69th edition. October 18-26, 2024

Paskaljević: “Populists take advantage of xenophobia to stay in power”

Despite the Fog, an “intimate” story that was born the last time he attended the festival, was premiered at Seminci

Goran Paskaljevic

23/10/2019.- On Wednesday, Serbian filmmaker Goran Paskaljević presented his latest film, Despite the Fog, in the Official Section of the 64th Seminci. The film is an “intimate” story that addresses the tragedy of refugees and the growing incidence of xenophobia in Europe through Mohammed, an unaccompanied minor, and the Italian family that takes him in.

Paskaljević’s love for Seminci is what made him choose this festival for the world premiere of his latest film. In addition to having won three Golden Spikes, he has “very close friends” in Valladolid. Paskaljević’s new feature film is inspired by the refugee crisis, “the number-one issue in Europe and the world,” but aims to tackle rising xenophobia.

“Populists take advantage of this issue to stay in power,” warned the filmmaker. He recalled that it was during the film’s shooting that Matteo Salvini took office only to end up falling “because of his fascist ideas.” Paskaljević explained he decided to set the story in Italy because it is the country that “endures the most” the arrival of immigrants, owing to the existing inability to share and coordinate this tragedy with other countries.

“As a European, I always wonder if I have a right to make a film critical of Europe, but I think I am pro-European and that I do have a right,” said Paskaljević. He also mentioned the younger generations, some of whom, in addition to being strongly attached to their mobile phones and new technologies, live in nationalist atmospheres and copycat their parents’ attitudes. Paskaljević also talked about religion, which sometimes offers “double” messages of solidarity and warning about the presence of refugees.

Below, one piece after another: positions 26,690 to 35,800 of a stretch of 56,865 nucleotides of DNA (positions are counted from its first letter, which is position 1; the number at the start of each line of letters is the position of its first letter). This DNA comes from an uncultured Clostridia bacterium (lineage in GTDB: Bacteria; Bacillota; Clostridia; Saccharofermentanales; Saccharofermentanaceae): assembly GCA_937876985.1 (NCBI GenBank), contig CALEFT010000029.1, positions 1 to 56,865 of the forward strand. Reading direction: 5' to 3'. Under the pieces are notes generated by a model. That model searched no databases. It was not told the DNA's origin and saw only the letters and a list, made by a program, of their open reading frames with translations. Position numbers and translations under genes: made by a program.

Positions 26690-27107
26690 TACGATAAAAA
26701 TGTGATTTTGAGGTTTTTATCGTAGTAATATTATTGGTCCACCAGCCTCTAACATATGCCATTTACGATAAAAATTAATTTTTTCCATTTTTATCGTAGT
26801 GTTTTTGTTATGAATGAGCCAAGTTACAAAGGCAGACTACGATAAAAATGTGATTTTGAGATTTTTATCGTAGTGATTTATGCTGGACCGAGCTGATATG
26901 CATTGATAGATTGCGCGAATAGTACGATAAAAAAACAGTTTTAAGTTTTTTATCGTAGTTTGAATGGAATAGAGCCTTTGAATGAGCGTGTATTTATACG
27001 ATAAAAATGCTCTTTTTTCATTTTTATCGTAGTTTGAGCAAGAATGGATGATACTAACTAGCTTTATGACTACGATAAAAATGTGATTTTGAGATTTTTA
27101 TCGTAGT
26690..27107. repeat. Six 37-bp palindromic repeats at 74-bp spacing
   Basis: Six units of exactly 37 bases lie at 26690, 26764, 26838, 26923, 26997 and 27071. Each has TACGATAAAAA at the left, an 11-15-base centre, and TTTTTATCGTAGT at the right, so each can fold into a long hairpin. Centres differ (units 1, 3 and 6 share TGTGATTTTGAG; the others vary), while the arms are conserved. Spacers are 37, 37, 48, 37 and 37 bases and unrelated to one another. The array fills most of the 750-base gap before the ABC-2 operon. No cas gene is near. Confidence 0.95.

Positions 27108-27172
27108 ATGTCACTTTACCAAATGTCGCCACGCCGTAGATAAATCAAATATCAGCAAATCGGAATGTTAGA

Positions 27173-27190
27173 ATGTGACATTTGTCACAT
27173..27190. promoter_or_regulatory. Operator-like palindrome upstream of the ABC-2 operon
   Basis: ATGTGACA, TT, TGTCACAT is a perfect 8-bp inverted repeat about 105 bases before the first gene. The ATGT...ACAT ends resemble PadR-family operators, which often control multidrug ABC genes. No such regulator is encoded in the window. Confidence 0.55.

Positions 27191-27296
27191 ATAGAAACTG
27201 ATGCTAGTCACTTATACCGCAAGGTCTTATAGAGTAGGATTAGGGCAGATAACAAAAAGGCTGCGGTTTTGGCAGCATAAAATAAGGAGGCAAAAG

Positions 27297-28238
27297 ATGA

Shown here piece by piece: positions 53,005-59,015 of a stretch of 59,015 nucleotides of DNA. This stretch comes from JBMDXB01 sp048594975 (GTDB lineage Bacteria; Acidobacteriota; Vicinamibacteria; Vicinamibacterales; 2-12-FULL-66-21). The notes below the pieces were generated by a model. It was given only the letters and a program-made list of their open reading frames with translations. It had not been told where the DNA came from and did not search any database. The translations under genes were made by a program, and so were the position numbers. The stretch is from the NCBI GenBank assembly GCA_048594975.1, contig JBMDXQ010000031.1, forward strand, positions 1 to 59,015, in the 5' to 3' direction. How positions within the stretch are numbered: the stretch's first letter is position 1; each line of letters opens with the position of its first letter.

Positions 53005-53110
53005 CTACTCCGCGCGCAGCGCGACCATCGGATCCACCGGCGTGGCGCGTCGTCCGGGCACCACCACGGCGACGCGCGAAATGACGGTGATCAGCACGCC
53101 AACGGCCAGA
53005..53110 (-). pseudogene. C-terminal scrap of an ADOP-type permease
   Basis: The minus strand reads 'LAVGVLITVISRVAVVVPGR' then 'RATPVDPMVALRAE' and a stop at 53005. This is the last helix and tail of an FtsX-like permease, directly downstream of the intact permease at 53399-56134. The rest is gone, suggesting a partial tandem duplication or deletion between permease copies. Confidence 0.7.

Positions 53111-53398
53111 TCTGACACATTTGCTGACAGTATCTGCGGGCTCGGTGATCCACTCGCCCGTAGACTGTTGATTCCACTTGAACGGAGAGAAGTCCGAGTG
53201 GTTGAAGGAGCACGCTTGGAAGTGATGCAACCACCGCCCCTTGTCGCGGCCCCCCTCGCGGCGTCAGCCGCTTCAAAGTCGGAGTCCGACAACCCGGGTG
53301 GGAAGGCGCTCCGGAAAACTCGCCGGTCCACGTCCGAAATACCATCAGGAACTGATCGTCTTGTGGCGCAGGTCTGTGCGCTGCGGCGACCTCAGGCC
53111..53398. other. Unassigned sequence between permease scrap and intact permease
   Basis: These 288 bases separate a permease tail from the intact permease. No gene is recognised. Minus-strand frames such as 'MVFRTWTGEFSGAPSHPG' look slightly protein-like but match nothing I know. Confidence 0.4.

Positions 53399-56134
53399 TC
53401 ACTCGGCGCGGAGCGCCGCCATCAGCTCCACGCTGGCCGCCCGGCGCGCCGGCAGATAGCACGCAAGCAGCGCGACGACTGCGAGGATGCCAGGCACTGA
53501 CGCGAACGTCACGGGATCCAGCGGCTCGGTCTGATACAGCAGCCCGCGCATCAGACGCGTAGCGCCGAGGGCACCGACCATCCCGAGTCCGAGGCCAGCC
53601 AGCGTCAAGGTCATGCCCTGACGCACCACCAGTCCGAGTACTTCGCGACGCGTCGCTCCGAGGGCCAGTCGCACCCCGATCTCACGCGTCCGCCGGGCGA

“A metaphor for the xenophobic fog’

The filmmaker, who has just come back from China, also explained at the press conference that the title of the film is a “metaphor for the xenophobic fog,” as well as another example of his rejection of the atmospheres created in these environments when dealing with realities like the ones portrayed in his work. That is why he changed the original title, My name is Mohammed, to the current one, knowing that Despite the Fog is a better description of the message he wanted to convey.

As a matter of fact, this film was born at Seminci three years ago, when the director was taking part in the festival as a member of the jury. It was in Valladolid that he became familiar with the story of what Italy is going through regarding this issue. Although he did not know for sure if he would be able to find the funding he needed, he managed to get the project off the ground.

The plot of the film unravels as Valeria, the protagonist, who decides to adopt Mohammed years after losing her own son, evolves. Her desires, together with her memories, give a certain “intimacy” to the story, in turn portraying another reality — how many families are in disagreement when it comes to these issues.

Besides, when he was asked about what motivates him to persevere in the film industry, despite how difficult finding funding is, Paskaljević spoke clearly: “What would I do if I didn’t make films? Shooting films is my life. I get bored otherwise.”

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